Despite the potential of tobacco taxes, they remain an underused policy

Taxing tobacco is a highly effective but underused policy to control tobacco use. The 2024 Tobacconomics Cigarette Tax Scorecard reveals that governments worldwide have made insufficient progress in leveraging tobacco taxation to combat tobacco use as one of the leading causes of preventable death. Despite the potential of tobacco taxes to both save lives and increase government revenues, most countries have not effectively utilized this policy tool. The Scorecard finds that the global average cigarette tax score dropped down to 1.99 out of 5.00 points in 2022 following a modest increase from 1.89 in 2014 to 2.25 in 2020. Overall scores improved in only 31 countries from 2020 to 2022, while scores worsened in 76 countries and stayed the same in 55 countries. Only 68 countries of the 170 for which data are available scored 2.50 or higher.  As a result, cigarettes are affordable in most countries and becoming more affordable in too many.

Advancing the tobacco taxation agenda

A World Bank Group assessment of country experiences suggested that to move forward with tobacco taxation, leaders need to adopt bold and decisive strategies. One critical step is to implement substantial tax rate increases early in the process, prioritizing health gains over fiscal benefits. Successful tax strategies should focus on reducing tobacco product affordability.  Combining large initial tax hikes with recurrent increases can help ensure that prices are adjusted not only for inflation, but rise faster than real income growth, thus curbing consumption.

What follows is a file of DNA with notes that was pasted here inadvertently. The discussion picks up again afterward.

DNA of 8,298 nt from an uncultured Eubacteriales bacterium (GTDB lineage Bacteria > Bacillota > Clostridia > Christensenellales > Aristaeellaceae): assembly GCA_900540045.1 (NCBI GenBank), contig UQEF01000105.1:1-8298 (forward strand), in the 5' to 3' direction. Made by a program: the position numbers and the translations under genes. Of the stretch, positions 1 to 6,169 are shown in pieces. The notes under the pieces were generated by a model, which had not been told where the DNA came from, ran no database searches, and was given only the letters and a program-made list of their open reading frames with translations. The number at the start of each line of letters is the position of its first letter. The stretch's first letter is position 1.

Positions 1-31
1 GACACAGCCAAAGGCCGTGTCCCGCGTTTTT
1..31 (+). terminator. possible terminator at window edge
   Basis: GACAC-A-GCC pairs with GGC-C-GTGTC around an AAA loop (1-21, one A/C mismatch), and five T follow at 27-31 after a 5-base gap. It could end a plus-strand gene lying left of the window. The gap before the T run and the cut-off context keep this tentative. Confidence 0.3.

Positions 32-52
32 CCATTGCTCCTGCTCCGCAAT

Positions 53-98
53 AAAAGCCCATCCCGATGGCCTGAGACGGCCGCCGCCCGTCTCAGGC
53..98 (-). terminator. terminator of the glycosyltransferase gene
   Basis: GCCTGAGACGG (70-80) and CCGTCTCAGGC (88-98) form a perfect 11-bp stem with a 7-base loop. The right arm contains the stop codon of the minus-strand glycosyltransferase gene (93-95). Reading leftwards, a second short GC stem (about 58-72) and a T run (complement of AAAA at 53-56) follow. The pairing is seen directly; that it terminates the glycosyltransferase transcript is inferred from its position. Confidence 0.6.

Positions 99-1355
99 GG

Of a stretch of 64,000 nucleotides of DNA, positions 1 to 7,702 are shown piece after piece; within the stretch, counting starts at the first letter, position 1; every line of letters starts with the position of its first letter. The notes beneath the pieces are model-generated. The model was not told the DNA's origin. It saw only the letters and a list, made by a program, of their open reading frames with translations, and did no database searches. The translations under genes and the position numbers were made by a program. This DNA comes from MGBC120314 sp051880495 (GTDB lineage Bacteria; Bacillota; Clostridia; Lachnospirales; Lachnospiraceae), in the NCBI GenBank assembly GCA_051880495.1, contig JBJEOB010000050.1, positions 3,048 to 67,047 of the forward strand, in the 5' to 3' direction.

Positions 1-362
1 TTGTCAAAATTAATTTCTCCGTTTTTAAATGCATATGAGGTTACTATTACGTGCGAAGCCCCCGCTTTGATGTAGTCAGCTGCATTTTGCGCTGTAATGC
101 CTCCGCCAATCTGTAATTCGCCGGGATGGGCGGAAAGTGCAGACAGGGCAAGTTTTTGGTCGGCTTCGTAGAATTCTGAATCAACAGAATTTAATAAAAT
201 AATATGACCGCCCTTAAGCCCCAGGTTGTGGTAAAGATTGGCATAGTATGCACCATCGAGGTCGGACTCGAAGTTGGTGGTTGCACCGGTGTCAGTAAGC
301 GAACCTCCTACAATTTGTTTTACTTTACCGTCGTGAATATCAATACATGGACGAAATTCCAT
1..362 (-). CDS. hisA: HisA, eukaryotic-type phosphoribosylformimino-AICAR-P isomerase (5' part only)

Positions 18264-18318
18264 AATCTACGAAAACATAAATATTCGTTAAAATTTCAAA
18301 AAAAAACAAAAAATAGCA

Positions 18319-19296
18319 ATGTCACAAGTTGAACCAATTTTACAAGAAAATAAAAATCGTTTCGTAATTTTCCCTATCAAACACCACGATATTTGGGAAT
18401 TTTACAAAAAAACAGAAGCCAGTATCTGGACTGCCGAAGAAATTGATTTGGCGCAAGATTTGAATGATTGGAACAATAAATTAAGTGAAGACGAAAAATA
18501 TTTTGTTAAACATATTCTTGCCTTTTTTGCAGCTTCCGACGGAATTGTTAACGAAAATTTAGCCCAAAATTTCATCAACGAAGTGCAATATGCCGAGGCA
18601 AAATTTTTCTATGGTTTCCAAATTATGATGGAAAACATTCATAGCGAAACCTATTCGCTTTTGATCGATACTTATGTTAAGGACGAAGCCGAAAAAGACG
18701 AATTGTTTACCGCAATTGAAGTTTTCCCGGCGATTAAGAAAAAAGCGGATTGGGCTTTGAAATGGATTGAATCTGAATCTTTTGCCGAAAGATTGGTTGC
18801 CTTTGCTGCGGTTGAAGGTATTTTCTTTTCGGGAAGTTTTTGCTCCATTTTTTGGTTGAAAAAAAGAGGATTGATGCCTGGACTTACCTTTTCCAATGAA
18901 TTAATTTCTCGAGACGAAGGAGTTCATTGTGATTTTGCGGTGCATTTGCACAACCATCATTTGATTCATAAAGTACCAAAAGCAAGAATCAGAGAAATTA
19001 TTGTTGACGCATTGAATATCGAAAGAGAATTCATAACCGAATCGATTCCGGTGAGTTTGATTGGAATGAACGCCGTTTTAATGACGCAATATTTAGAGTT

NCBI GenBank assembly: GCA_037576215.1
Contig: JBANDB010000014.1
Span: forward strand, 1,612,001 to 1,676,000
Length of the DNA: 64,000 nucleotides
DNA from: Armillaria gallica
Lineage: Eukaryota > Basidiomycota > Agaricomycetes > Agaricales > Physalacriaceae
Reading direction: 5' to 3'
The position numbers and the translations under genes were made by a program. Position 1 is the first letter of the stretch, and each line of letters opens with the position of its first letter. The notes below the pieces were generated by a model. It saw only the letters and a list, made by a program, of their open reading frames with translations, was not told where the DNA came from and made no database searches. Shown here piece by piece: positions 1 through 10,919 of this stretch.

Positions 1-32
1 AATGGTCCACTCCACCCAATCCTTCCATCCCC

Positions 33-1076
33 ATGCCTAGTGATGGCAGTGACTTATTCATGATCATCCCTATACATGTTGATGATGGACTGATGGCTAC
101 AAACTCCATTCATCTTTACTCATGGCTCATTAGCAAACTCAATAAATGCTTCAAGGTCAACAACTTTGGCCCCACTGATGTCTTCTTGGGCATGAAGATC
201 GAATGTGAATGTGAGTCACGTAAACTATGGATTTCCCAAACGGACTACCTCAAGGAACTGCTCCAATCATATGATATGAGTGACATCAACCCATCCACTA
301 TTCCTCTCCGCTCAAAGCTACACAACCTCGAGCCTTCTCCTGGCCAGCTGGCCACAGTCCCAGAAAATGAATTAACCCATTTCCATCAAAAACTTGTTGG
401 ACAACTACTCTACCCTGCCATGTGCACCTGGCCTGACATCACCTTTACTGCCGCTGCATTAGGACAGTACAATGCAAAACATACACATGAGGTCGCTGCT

Effective communication is also crucial in managing public expectations. Governments must convey that tax hikes are not one-off events but part of a sustained effort to keep tobacco prices increasing to motivate current smokers to quit and deter young people from starting. Simplifying tax rates and basing them on quantity rather than price can prevent tobacco users from switching to cheaper brands. Additionally, "soft earmarking" of tax revenues—linking increased taxes to increased health spending—can garner grassroots support for tax hikes. Regional collaboration can also enhance the impact of these measures, as seen in the European Union, by minimizing cross-border smuggling and fostering shared goals among countries.

There is no time to waste

The COVID-19 pandemic exposed the potential devastating impact of unattended public health, social, and environmental risks and their spillover effects in a fast-changing, crowded, and interconnected world. That sobering experience clearly illustrated the high price societies pay for inaction in dealing with global challenges, old and new. Tobacco use is a decades-old pandemic that needs to end once and for all, across the world, as an imperative to sustainable development. 

 

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Patricio V. Marquez

Former World Bank Group (WBG) Lead Public Health Specialist